Poster Session
Issue Date: August 2016
Published Online: August 01, 2016
Updated: January 01, 2021
Exploring the Effectiveness of an Occupation-Based Program Aimed at Reducing Food Insecurity
Author Affiliations
  • Davenport University
  • University of Findlay
Article Information
Education of OTs and OTAs / Prevention and Intervention
Poster Session   |   August 01, 2016
Exploring the Effectiveness of an Occupation-Based Program Aimed at Reducing Food Insecurity
American Journal of Occupational Therapy, August 2016, Vol. 70, 7011515278.
American Journal of Occupational Therapy, August 2016, Vol. 70, 7011515278.

Date Presented 4/9/2016

Food insecurity is a persistent problem in the United States, with limited improvement over time. An individualized occupation-based program designed to reduce food insecurity is explored, showing promising preliminary results.

Primary Author and Speaker: Theresa Leto

Additional Author and Speaker: Laura Schmelzer

RESEARCH QUESTION: What is the impact of an occupation based program on maximizing food resources and reducing food insecurity?
BACKGROUND: Poverty and hunger are persistent problems in the United States. In 2011, 17.9 million people struggled to access, obtain, and manage food resources. This struggle is referred to as food insecurity. To combat hunger, food-insecure individuals use a number of strategies such as involuntary dietary restriction, rationing food, or choosing inexpensive food alternatives that contribute to poor nutrition, as well as consuming nonfood items.
In 2011, the U.S. government spent $94.8 billion on food assistance programs. However, these programs have had marginal impact on reducing the number of people who are food insecure. Federally funded programs and local food pantries primarily focus on the provision of food without regard to habits and performance skills required to use food resources effectively. The level of food insecurity in the United States has remained unchanged since 2008, thus highlighting the need for programming alternatives. Gans et al. reported that programming that is tailored to the individual is more successful than those that have a fixed curriculum.
Occupational therapists have expertise in developing individualized programs. This project demonstrates the preliminary results of an individualized occupation-based program designed to reduce food insecurity.
DESIGN: Quantitative
PARTICIPANTS: After institutional review board approval, participants were recruited from members of the Getting Ahead Program at Hope House for the Homeless, which is a community agency whose mission is to eliminate homelessness and alleviate poverty in the local area. The Getting Ahead Program focuses on building specific skills to help individuals move out of poverty.
Participants were recruited through informational flyers posted at Hope House as well as direct mailing of flyers to all participants of the Getting Ahead Program. The participants included both men and women. The number of participants was 14. The number of participants was determined by space availability.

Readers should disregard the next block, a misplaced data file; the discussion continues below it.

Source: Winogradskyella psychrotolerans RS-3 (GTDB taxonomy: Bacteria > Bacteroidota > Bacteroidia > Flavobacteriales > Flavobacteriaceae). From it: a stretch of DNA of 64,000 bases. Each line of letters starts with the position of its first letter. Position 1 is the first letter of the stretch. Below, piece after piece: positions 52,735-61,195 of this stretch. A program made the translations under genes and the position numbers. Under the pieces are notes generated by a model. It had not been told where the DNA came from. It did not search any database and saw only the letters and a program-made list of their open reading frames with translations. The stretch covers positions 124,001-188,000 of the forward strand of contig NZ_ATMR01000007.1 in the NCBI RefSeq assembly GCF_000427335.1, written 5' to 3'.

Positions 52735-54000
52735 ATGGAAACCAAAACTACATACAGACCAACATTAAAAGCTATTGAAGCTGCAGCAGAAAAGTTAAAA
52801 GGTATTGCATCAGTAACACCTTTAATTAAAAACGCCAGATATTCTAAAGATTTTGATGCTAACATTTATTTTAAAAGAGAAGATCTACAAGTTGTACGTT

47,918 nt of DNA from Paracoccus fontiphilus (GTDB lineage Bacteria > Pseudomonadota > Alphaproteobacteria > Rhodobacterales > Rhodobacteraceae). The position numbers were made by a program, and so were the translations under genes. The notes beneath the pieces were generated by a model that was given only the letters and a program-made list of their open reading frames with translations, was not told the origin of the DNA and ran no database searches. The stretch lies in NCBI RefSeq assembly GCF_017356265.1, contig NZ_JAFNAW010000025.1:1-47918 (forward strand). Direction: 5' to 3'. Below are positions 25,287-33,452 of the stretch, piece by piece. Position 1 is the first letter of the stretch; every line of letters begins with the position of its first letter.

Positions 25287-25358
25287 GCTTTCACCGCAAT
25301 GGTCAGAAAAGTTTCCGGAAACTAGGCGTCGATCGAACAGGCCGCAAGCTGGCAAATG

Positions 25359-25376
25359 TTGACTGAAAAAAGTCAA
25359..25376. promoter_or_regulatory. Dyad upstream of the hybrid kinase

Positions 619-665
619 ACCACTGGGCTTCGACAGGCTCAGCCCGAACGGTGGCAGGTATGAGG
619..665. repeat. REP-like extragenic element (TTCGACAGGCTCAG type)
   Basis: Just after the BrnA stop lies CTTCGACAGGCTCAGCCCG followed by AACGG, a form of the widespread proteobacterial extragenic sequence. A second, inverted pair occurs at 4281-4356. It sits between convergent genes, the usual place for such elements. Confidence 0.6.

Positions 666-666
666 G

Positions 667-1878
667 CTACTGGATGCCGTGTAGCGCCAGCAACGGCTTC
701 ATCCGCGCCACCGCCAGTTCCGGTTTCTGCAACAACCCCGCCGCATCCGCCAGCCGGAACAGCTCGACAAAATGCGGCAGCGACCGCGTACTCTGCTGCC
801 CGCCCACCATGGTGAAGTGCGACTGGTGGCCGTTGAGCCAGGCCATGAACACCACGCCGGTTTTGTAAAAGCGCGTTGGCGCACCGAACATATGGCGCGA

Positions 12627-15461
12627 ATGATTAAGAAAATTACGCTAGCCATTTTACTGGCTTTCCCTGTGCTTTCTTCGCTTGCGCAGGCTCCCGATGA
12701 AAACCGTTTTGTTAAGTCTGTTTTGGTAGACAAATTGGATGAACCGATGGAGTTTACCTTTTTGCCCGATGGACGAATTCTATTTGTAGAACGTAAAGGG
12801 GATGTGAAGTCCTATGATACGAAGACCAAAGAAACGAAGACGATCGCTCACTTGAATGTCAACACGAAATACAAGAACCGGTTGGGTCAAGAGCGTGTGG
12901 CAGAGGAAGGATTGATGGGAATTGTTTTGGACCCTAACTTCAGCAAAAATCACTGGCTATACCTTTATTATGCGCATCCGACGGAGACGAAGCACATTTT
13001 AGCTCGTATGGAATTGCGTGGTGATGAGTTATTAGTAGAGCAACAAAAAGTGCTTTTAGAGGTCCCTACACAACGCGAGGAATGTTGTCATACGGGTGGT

METHOD: Data were collected using two pre–post measures: a modified Canadian Occupational Performance Measure (COPM) and a newly designed Making Meals Performance Measure (MMPM). The COPM is a client-centered semistructured interview. This tool was used to obtain self-perceptual change over time in performance problems specifically pre- to postintervention. The MMPM is a tool designed to measure (1) how many meals a participant can make with a specified number of food items, (2) the number of food items available versus the number of food items used, (3) the number of food units used, and (4) the complexity of the meals created. This tool is in the process of being validated
ANALYSIS: The COPM was analyzed by comparing preintervention scores with scores at postintervention to determine the amount of change. The MMPM was analyzed using a paired t test to determine significant change.
RESULTS: The preliminary data collected from the MMPM shows a clinically relevant change in participants’ ability to conceptualize possible meals based on available foods. The data also support that participants are more satisfied with their knowledge and skills regarding food resource management. Preliminary data from the COPM indicates that all program participants achieved a clinically significant change in both their food management performance as well as their level of satisfaction
DISCUSSION: This study explored the impact of a program designed to maximize food resources and, thus, reduce food insecurity. The program was individualized to the specific needs of the participants and was occupation based. The outcome measures indicate improvement in knowledge, skills, and satisfaction. However, continued research is needed to measure the lasting impact on reducing food insecurity
IMPACT STATEMENT: This proposal is important because it sheds light on the effectiveness of occupational therapy intervention in an area of national importance. It is also important that a tool was designed to address occupational performance in managing food resources where no comparable assessment existed. Valid outcome measures are important to occupational therapy because the profession continues to contribute to resolution of societal need